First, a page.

| by Ahnaf Kalam |
Eva Bartlett, an ‘independent’ Canadian journalist, stole the hearts of the anti-war Left in her account of what was really happening in Syria in a now-viral video clip from a UN press conference. Maintaining, among other things, that Syrian civilians overwhelmingly support Syrian President Bashar al-Assad and that the mainstream media’s account of the Syrian Civil War is simply pro-regime change propaganda, her position — and her condescending attitude — reflect the moral failings of the prevalent libertarian and anti-war Left movements when faced with humanitarian disasters.
The UN event where Bartlett made her statements, however, wasn’t a General Assembly meeting or anything remotely as significant, it was a panel hosted by the Hands Off Syria Coalition and the US Peace Council –– two overtly biased anti-Western nonprofit organizations. Fewer than a dozen people were in attendance.
Bartlett is also not an “independent” journalist: she is a contributor to RT, the state-sponsored news network of Russia. On her personal blog, she explicitly professes her support for the Assad regime:
“I support Syria against a ‘civil’ war that is funded, armed and planned by the western powers and their regional allies with a view to wiping out all resistance to imperialism in the Middle East…”
Not only does she conveniently brush aside, as though they were fringe details, Russia’s leveling of hospitals in Aleppo, its decimation of UN aid convoys, and Bashar al Assad’s use of chemical weapons against civilians, she further goes on to claim that there are no international organizations on the ground in Syria, that the civilian victims in Aleppo are “recycled actors,” and that the Al-Quds hospital, which had been bombed in the Spring of 2016, had not actually been bombed, despite the incident having been confirmed in a report by Doctors Without Borders, who have been working closely on the ground in Syria with the Al-Quds Hospital for over four years. Snopes also put out a recent piece, branding Barlett’s claims as “false.”
It is very telling that Bartlett is not only suspiciously selective in her narrative, but completely denies reality. The amount of mental gymnastics necessary to convince herself that Bashar al Assad and Vladimir Putin are not the bad guys is astonishing. Bartlett has resorted to claiming that the countless civilian children in Aleppo are simply actors, notwithstanding the fact that “Aya” is a very common name in Syria. She has denied well-documented accounts from international organizations (who she maintains are not even there in the first place) as to the unending list of crimes committed by Russia and Syria. She doesn’t even so much as raise an eyebrow at the fact that Mr. Assad won the recent elections in Syria — and only in government-controlled parts of Syria — with almost 90% of the vote, and instead, assumes that to mean that he is a favorable leader. She would likely be shocked to learn what was in store for the people who didn’t vote for Assad.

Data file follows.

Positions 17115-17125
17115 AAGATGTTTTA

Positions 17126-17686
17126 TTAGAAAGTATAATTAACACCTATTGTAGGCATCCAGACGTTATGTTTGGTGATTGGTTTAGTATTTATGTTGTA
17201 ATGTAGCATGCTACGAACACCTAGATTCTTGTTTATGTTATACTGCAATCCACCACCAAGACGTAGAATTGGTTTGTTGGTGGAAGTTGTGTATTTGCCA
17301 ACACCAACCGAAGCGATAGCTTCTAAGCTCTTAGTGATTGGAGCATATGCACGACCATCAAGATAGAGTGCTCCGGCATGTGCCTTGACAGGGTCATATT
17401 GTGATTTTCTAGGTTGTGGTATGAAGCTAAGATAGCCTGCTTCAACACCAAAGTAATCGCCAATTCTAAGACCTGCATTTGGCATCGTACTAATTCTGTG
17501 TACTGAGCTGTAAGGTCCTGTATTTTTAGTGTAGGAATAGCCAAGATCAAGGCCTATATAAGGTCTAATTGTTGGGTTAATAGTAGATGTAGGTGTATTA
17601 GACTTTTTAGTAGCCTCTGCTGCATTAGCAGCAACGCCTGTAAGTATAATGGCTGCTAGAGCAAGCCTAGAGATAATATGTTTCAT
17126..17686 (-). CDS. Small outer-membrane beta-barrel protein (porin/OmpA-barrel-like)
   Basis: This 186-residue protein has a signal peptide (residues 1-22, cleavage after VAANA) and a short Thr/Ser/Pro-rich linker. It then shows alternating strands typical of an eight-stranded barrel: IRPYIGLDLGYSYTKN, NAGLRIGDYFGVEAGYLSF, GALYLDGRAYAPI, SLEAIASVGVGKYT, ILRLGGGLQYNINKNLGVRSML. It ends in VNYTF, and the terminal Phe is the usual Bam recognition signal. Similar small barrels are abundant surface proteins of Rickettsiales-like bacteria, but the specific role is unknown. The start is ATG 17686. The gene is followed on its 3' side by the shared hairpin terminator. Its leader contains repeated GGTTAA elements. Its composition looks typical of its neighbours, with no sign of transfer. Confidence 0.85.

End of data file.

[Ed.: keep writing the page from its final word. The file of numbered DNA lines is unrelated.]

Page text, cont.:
Further, Bartlett attempts to preemptively administer culpability to the United States for the chaos in Syria. Not for its inaction or its failure to intervene, which would have been a fair criticism to make, but for actions and mistakes it has yet to even make. To Bartlett and other so-called “anti-imperialist” Assad apologists, massacring hundreds of thousands of civilians, torturing and executing dissidents, and destroying entire cities is preferable to the United States and the West even doing so much as looking in the direction of Syria.
Though hardly anybody was in attendance at the actual press conference, Bartlett’s sentiments don’t fall on deaf ears. For many Americans, to even mention humanitarian military intervention is an irredeemable sin practiced by only the most sinister neoconservative war-hawks.
Without a doubt, a large contributing factor to the election of Donald Trump was the large number of Americans who were completely disenchanted by even the thought of another military intervention after the long and costly operations in Iraq and Afghanistan which, by the end, were widely seen as unsuccessful endeavors.
Having gone a step further than simply voting against a hawkish Hillary Clinton, many have internalized Donald Trump’s prospective plans to reconcile our relationship with Russia and have become complacent with the idea of joint cooperation with the Kremlin.
Over the last several years, Putin has been quietly testing the waters. Having invaded Crimea in 2014, flattened hospitals in Aleppo, and allowed his friend Mr. Assad to murder his own people with chemical weapons, he has taken notice of the fact that Washington has hardly lifted a finger in response, thus enabling him to keep doing what he is doing.
For Mr. Putin, the election of Trump could not have come at a better time, as he now effectively has a free pass to call the shots in Syria without reprimand from the US as long as Trump believes that Russia is helping him kill ISIS terrorists. Like Mr. Trump, a striking number of Americans believe that ISIS is the biggest cause for the instability in Syria, and so to them, an alliance with Russia actually sounds like a good thing. However, to allow a primary offenders of human rights abuses, war crimes, and crimes against humanity to remain in power while the US, a wealthy and industrialized democratic superpower, sits by and does nothing is signing Syria’s death warrant.
Ahnaf Kalam is a Bengali-American ex-Muslim and writes on issues of politics and religion. You can follow him on Twitter @AhnafKalam